I had this same problem, but for me the thing that made everything to click together was using assembler. Pointers (and other C types to some extend) are really wonderful abstraction, even though they are “a bit” thin. And that power of abstraction hides all the machine details if one does not yet know how to look past it.

                    2. 5

                      The reasons you mention are really why I still use it at all. It comes with me to almost any device I feel like programming, and I do think it sometimes makes sense.

                      For example, programming the GBA is quite easy in C, and it doesn’t really matter if someone breaks my game by entering a really long name or whatever (in fact, I love things like that.)

                      I hope Rust will one day be my trusty companion but it’s not quite there yet.

                      1. 3

                        Well Rust is getting there. I sometimes think it would be fun to program such systems but when I think about using C for that I always cringe, so Rust might be a viable option in the future.

                    1. 4

                      At the other end of the spectrum, I feel like everything that used to be hard is pretty easy now, or at least way easier. Compilers, debuggers, static analysers, programming languages… writing systems software and embedded stuff is so much easier than it used to be (very possible that I was just doing it wrong before, too.)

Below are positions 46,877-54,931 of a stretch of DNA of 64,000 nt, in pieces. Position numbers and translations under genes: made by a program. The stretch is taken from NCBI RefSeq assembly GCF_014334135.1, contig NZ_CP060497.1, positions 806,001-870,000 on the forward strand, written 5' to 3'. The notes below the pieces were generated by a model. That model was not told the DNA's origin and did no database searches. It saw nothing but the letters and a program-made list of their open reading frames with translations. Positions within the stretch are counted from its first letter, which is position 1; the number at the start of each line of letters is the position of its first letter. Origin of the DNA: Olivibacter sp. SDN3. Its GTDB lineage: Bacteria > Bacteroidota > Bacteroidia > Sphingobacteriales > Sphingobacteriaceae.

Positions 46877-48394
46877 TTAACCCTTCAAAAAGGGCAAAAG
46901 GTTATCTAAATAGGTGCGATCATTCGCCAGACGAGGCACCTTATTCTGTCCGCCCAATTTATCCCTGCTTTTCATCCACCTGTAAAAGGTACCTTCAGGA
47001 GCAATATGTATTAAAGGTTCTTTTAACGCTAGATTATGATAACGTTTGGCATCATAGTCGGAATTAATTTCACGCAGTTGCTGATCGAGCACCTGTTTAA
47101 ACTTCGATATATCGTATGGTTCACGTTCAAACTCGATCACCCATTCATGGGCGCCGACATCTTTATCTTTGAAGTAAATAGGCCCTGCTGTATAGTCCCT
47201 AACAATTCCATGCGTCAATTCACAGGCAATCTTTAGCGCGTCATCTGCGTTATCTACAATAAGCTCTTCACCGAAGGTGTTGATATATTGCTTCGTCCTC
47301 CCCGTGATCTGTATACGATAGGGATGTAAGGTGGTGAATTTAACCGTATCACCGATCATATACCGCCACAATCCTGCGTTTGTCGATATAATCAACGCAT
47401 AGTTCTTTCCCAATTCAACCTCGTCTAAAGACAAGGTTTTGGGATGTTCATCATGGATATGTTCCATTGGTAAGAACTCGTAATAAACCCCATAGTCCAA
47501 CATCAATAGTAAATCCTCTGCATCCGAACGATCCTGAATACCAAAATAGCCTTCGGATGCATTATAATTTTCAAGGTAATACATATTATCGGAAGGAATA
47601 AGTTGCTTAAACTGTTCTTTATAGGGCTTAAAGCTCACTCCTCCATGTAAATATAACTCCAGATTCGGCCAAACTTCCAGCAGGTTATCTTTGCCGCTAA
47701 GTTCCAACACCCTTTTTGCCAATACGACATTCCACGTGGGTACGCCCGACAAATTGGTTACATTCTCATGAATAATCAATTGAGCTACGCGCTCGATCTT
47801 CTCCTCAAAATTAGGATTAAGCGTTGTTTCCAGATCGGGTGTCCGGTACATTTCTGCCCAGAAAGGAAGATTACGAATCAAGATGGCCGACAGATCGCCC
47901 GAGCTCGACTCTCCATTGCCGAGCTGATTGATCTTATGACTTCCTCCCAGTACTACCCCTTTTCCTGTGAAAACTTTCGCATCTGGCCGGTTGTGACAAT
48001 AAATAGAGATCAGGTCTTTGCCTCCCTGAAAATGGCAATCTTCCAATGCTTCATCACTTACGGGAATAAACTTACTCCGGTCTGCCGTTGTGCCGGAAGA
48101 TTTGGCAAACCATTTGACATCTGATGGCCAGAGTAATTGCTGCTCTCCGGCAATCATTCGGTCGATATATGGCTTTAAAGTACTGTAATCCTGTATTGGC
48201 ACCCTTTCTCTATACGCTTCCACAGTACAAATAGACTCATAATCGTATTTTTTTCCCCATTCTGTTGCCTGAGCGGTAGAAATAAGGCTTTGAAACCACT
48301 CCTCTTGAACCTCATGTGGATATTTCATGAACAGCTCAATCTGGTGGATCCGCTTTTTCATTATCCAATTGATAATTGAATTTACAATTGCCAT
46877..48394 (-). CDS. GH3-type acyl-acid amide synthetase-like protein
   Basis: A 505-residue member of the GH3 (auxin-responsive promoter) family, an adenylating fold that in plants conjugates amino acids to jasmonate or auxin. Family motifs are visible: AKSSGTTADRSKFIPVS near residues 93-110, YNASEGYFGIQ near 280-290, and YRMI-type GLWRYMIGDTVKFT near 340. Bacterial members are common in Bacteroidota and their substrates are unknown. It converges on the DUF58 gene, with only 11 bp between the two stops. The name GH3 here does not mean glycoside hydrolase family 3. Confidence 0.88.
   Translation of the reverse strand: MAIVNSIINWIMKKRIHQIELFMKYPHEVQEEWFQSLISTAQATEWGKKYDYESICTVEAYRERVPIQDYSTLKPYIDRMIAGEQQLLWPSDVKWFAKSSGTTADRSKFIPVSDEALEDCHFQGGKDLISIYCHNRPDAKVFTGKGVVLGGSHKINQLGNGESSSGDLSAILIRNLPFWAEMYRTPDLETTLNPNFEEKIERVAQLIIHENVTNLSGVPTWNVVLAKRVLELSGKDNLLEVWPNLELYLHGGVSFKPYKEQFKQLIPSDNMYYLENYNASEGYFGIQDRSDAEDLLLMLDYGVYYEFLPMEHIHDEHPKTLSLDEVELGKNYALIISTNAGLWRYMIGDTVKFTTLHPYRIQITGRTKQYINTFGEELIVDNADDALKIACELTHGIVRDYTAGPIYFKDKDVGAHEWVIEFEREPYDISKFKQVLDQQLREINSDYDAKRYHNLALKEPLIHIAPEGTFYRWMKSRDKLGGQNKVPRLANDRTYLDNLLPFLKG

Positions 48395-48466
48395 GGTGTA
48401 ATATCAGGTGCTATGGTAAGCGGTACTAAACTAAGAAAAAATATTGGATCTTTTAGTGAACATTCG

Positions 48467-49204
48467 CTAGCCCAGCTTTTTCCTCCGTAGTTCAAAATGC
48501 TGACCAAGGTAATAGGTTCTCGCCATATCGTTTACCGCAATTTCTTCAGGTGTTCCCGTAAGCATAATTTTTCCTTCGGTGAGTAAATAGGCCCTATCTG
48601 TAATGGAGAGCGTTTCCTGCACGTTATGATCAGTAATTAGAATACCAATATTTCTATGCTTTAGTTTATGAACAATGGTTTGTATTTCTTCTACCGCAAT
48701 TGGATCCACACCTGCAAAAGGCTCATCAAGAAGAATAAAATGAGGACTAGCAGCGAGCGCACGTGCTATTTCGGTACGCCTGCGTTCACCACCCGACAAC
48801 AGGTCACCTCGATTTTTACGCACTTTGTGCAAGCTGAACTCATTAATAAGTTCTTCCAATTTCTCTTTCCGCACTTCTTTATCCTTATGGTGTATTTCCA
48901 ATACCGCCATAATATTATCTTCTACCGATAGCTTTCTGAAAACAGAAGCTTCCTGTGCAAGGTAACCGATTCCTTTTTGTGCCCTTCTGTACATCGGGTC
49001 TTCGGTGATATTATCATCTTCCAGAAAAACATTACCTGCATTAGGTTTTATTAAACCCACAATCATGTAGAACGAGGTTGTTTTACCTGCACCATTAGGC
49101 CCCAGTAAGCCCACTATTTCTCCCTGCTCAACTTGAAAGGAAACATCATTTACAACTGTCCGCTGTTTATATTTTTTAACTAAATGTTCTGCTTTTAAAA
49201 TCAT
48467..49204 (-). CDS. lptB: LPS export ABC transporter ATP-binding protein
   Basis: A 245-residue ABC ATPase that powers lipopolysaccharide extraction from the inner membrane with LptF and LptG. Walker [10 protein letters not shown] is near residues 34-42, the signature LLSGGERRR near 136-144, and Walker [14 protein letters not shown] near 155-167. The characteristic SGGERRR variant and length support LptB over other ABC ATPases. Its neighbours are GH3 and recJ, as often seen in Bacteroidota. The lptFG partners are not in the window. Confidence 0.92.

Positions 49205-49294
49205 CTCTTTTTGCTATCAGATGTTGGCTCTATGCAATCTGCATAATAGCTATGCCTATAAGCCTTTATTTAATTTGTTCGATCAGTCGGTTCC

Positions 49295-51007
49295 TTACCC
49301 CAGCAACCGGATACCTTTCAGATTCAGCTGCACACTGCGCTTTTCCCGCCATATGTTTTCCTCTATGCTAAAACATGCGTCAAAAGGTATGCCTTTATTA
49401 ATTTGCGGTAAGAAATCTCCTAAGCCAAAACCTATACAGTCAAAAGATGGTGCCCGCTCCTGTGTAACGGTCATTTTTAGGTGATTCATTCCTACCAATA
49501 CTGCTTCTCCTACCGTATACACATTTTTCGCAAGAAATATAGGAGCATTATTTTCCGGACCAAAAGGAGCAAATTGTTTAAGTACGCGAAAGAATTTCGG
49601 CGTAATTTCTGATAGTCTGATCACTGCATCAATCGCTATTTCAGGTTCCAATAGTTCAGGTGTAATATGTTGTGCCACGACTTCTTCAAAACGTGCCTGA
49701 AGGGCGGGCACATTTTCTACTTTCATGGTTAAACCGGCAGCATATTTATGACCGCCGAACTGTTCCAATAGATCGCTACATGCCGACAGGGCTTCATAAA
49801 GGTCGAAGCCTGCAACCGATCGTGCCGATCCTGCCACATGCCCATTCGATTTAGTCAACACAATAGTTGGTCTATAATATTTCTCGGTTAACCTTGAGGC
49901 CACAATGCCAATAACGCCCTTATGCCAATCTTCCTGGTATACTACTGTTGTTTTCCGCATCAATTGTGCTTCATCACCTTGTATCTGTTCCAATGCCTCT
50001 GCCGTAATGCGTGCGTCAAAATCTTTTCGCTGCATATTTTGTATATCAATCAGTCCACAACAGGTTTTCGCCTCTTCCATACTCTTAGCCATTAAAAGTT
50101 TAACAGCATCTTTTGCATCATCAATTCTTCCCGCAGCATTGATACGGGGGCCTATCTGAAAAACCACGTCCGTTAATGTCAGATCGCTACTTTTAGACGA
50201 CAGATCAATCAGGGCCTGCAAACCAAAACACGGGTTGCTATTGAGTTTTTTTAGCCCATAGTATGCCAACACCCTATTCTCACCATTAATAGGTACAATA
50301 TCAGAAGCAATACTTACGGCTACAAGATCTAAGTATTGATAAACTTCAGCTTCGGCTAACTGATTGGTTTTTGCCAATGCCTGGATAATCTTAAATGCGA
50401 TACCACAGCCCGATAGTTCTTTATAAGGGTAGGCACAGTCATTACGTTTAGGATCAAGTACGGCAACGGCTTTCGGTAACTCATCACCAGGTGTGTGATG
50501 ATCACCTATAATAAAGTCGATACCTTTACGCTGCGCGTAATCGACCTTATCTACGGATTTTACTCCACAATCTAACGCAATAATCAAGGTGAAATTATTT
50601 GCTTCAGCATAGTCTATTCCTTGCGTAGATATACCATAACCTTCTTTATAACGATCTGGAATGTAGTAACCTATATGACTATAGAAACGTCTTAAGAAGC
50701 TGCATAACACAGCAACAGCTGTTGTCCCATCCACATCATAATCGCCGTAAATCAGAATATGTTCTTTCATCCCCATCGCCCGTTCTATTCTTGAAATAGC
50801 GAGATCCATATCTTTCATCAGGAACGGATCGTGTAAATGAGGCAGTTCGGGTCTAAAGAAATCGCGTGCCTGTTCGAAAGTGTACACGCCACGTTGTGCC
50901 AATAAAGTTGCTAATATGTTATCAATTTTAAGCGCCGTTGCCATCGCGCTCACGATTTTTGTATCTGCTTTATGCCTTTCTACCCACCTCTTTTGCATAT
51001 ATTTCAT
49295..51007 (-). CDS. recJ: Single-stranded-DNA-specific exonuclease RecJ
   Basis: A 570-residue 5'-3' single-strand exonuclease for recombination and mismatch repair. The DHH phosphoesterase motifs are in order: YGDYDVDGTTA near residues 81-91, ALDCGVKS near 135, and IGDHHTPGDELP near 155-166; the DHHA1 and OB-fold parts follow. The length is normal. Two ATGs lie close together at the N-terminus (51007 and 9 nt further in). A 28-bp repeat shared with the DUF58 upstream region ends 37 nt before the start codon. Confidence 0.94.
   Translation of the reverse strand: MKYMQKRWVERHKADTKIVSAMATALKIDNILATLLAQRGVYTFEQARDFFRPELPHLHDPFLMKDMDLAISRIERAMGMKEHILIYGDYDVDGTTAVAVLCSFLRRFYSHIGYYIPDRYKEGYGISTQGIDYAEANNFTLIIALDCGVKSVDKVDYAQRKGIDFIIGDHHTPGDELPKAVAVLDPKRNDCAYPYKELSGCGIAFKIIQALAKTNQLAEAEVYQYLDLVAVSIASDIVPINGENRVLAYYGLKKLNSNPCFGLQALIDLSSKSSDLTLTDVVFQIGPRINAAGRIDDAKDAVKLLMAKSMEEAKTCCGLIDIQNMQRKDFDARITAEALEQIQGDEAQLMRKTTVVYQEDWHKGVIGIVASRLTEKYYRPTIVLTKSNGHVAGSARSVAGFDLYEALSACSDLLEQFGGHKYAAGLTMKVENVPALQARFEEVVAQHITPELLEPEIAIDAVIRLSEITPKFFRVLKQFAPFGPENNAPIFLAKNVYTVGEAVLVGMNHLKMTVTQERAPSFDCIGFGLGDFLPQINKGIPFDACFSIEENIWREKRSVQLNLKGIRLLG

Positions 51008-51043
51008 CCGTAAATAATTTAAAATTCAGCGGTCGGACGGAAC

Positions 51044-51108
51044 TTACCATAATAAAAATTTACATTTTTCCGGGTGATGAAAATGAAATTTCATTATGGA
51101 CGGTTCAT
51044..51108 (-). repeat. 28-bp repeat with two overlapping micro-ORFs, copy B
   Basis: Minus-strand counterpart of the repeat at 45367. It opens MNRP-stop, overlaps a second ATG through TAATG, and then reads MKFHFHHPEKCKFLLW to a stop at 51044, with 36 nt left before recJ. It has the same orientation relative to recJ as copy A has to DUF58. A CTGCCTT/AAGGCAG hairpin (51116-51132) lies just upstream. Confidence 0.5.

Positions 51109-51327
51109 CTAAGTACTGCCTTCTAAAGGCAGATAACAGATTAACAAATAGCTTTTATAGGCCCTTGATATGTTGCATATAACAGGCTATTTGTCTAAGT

1. 6

                        His article is primarily about webdev which seems to be uniquely on a fast moving treadmill of continual change and reinvention. The areas you mention are older and more established and most people agree on the right way to do them which means we’ve automated the right ways quite a bit. In the browser and JS worlds the right way changes every few months which means the tools and automation changes every few months too. That’s a lot of mental overhead that’s not directly related to the problem you want to solve usually.

                        1. 2

                          Oh, yes, I know and agree. I keep up with web stuff even though I don’t do it often. I guess my comment was only tangentially related.

                        2. 2

                          Great point. Even in web, it wouldve been way harder to achieve the current level of functionality. There would be an uphill learning process for components without StackOverflow or Javascript-based testbeds for practice. The Web 2.0-style functionality also required native proxies/plugins on client, stuff like Perl on server, and so on. Let’s not forget how hard the portable, auto-updating, look/act-same-everywhere, native apps they effectively replaced are still hard to build if wanting experience similar to native apps on each platform.

                          It was always hard to balance these conflicting goals in or outside of a browser. The trick was building manageable solutions to problems that we then stick with. The churn and endless reinvention of basics are what makes web a pain in many places. I say many places since some take saner approach.

                        1. 2

                          Impressed at how quickly @jvns has been progressing on rbspy, and as always it’s a delight to read about it!

                          1. 16

                            Nope. That’s why I quit tech. What to do next, I don’t know.

                            I worked at a popular streaming service for the past 7 years.

                            1. 5

                              Have you considered working a tech position for a successful non-profit like a hospital? Probably face plenty of BS like anywhere else in tech but at least doing net good with range of pay available. If you feel you need out, though, then good luck on next move whatever it is. :)